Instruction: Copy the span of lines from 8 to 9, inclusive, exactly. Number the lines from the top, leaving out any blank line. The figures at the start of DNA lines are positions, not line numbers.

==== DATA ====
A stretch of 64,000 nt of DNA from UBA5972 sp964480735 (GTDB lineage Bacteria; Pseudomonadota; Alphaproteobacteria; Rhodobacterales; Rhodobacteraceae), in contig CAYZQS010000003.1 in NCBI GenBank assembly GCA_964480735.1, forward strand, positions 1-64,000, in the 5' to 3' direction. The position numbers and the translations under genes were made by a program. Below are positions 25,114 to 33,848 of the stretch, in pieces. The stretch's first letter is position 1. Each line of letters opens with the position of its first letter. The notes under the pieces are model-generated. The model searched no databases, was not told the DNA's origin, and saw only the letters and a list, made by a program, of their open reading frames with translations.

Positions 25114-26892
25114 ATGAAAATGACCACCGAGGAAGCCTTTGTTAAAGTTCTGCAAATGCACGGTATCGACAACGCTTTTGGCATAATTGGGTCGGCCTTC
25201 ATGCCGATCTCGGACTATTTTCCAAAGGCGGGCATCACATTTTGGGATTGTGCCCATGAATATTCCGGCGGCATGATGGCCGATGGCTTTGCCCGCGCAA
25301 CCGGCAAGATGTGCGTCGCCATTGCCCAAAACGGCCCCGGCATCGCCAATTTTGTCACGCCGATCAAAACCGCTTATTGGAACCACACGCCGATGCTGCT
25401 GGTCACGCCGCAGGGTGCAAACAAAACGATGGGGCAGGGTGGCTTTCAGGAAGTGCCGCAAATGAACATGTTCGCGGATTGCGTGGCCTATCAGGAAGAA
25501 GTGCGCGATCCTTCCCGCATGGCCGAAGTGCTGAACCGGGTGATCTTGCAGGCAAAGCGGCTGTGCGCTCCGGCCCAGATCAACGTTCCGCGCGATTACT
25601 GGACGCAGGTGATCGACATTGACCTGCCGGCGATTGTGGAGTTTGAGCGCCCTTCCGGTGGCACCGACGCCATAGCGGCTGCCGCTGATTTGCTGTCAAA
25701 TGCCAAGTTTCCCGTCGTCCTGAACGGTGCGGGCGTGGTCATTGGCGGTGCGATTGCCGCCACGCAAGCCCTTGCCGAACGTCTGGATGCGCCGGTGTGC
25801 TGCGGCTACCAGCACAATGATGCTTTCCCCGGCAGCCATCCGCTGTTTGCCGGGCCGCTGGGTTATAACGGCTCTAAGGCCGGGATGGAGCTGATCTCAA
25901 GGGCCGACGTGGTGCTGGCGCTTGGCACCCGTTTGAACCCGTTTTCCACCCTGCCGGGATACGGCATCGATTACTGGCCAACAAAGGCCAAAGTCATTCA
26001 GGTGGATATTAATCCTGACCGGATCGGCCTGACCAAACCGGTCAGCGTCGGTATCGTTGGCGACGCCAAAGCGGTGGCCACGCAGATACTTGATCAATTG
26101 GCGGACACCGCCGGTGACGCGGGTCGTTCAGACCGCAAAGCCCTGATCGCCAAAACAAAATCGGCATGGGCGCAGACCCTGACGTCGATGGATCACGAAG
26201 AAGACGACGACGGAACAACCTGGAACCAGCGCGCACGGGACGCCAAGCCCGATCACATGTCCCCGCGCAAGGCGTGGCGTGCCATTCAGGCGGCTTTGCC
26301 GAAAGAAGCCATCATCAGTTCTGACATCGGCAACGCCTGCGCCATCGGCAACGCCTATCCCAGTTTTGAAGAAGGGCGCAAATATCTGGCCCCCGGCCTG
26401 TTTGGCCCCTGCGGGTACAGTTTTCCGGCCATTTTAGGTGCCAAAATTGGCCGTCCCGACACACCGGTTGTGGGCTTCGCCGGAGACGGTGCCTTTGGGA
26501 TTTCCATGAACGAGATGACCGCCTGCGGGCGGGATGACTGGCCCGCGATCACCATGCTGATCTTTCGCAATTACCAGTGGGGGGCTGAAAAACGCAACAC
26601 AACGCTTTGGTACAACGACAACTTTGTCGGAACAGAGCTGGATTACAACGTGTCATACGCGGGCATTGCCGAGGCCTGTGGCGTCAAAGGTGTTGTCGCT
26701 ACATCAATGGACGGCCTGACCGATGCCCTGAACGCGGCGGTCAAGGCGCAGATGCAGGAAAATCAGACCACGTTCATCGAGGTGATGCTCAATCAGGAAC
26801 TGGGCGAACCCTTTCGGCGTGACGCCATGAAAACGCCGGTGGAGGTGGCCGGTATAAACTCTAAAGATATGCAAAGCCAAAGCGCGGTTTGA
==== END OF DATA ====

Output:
25601 GGACGCAGGTGATCGACATTGACCTGCCGGCGATTGTGGAGTTTGAGCGCCCTTCCGGTGGCACCGACGCCATAGCGGCTGCCGCTGATTTGCTGTCAAA
25701 TGCCAAGTTTCCCGTCGTCCTGAACGGTGCGGGCGTGGTCATTGGCGGTGCGATTGCCGCCACGCAAGCCCTTGCCGAACGTCTGGATGCGCCGGTGTGC